With a history of 3500 years, Wuhan is not only one of the most ancient and populated metropolitan cities in China, but also the thriving heart of Central China’s economic and cultural development. As the city rapidly changes so does the taste of its inhabitants, and while local food retains its almost legendary fame, customers are increasingly eager for innovative culinary experiences.
In late 2016, Q&A Architecture Design Research was asked by a leading international food and beverage group in Wuhan to design a flagship restaurant serving both hot and cold dishes, coffee and bakery products. After almost two years of development Q&A unveiled Saltimbocca, a concept where the act of cooking is placed at the very center of the action, highlighting the interaction between actors and spectators involved in the process.
Spreading across two floors, Saltimbocca has four different kitchens, each identified with a unique palette of materials and colors. As visitors access from any of the three street-level entrances, they can instantly perceive the coexistence of these different personalities in the space, as distinct islands emerging from a vast sea of white hexagonal ceramic tiles.
Above the Green Kitchen, where cold dishes and starters are prepared and served, the chimney is a grand, lantern-like volume spanning across the two storeys, which serves as the visual centerpiece and connects the hectic activity of the ground floor to the more discreet atmosphere upstairs.
The coffee and bakery areas are separate indoor storefronts connected by a similar structure and aesthetics. Within each store, the use of materials references atmospheres that are commonplace worldwide, with black or white brick tiles, dark grey and chrome finishes, cast stone countertop, yet stripped down to the essence to allow the products, and the machines processing them, to speak for themselves.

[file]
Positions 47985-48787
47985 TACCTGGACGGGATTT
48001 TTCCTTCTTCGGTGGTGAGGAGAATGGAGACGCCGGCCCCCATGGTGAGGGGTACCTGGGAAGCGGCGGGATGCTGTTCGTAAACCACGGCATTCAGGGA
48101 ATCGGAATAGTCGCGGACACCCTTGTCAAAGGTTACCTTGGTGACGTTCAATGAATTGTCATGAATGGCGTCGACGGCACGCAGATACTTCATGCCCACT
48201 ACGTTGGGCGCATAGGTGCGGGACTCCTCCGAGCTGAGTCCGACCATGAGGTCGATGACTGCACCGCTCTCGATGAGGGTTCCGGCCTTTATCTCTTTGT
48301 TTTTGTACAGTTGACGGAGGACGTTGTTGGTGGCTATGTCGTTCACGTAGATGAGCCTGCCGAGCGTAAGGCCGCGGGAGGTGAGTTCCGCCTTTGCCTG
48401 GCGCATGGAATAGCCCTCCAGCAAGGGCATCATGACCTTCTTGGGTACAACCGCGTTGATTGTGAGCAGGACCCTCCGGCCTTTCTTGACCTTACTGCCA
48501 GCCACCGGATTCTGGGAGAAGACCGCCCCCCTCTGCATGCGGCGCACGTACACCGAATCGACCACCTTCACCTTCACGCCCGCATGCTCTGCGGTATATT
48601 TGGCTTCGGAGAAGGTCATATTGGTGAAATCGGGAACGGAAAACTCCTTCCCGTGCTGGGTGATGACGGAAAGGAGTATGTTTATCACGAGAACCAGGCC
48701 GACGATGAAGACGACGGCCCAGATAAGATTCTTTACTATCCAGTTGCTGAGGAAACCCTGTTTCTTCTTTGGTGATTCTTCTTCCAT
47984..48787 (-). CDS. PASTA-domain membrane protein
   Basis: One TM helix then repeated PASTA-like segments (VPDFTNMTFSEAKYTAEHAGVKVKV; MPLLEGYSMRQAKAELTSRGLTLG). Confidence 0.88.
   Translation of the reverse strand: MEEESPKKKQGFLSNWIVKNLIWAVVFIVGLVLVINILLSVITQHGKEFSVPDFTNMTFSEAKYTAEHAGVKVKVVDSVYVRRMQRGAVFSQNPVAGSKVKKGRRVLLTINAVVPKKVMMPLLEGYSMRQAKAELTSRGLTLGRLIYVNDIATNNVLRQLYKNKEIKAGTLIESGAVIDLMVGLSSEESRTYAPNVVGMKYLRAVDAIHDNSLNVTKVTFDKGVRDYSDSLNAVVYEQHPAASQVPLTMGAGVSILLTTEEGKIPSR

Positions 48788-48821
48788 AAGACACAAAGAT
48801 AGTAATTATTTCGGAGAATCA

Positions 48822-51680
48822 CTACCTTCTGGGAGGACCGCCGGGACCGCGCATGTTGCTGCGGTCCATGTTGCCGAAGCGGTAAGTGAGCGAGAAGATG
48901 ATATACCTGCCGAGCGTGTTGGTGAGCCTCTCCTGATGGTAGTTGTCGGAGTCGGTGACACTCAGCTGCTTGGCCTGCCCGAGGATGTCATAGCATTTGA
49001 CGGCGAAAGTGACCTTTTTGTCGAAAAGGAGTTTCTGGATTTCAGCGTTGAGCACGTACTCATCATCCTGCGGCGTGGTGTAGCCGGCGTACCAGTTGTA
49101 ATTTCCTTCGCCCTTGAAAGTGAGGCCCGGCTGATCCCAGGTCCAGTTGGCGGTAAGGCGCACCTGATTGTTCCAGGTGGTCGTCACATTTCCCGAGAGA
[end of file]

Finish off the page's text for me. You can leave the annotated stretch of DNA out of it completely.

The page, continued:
Right across the main entrance, the blush colors of the Red Kitchen contrasts with the coldness of the white marble and steel. Over the 12-meter long countertop, diners can behold the spectacle of grilling, boiling and frying as they wait for their dishes.
A monumental staircase provides a quiet transition between the two floors, and is infused with the warm light filtering through the glass block wall behind the Red Kitchen.
Dim and understated, the second floor is detached from its brighter counterpart yet four openings allow multiple perspectives on the hustle and bustle below. The bright tones of the kitchen area reach up in fading gradient as they filter through the wide perforated steel panels of the handrails.
The expansive space has a number of recesses of various size to allow privacy and multiple uses: a “secret kitchen” disguised as a regular table can be used for private events and cooking classes, while a number of slightly elevated platforms can be rearranged to host bigger groups.
The interior of Saltimbocca is an inward-looking space, a miniature universe to express and explore the many facets of contemporary cuisine, and the outside space serves as its welcoming portal.
The same volumes defining the interior are projected outwards and reproduced on the façade as coated steel frames, luminescent boxes and cantilever roofs and benches.
Oversized geometric lamps, developed in collaboration with Berlin-based designer Luca Longagnani, dot the road-side al fresco area creating an enigmatic yet inviting call to enter for the passersby.